- macOS 10.0+
CFUser object presents a simple dialog on the screen and optionally receives feedback from the user. The contents of the dialog can include a header, a message, an icon, text fields, a pop-up button, radio buttons or checkboxes, and up to three ordinary buttons. Use
CFUser in processes that do not otherwise have user interfaces, but may need occasional interaction with the user.
You create a user notification with the
CFUser function. You pass in a dictionary whose keys describe the items to place into the dialog. (See Dialog Description Keys for the list of keys.) A set of flags passed to the function determines, among other things, whether secure text fields are used (such as for password fields), whether radio buttons or checkboxes are used, and which of these buttons are checked by default. You can also specify a timeout for the dialog, in which case the dialog cancels itself if the user does not respond in the allotted time period.
A user notification displays its dialog as soon as it is created. If any reply is required, it may be awaited in one of two ways: either synchronously, using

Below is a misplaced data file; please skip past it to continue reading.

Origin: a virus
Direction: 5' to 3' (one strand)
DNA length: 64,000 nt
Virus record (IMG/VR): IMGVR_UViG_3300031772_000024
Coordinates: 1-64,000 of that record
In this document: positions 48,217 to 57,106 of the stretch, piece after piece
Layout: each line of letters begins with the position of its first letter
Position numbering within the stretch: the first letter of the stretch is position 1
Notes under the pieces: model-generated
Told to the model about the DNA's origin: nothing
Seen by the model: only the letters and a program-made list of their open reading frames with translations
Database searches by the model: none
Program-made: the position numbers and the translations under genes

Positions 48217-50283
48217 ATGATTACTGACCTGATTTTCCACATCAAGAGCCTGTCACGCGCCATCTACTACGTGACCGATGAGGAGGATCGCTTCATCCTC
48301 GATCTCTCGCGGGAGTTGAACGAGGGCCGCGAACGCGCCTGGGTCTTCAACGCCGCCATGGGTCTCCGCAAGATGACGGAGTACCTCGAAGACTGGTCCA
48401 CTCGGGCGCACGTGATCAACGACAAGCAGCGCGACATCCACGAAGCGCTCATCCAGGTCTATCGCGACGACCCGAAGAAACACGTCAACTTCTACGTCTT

CFUser, or asynchronously, using a run loop source created with
CFUser has a timeout parameter that determines how long it will block (zero meaning indefinitely) and it may be called as many times as necessary until a response arrives. If a user notification has not yet received a response, it may be updated with new information or it may be cancelled. User notifications may not be reused.
CFUser provides two convenience functions,
CFUser, to display very basic dialogs that either require no response from the user or require only a single button to be pressed, respectively.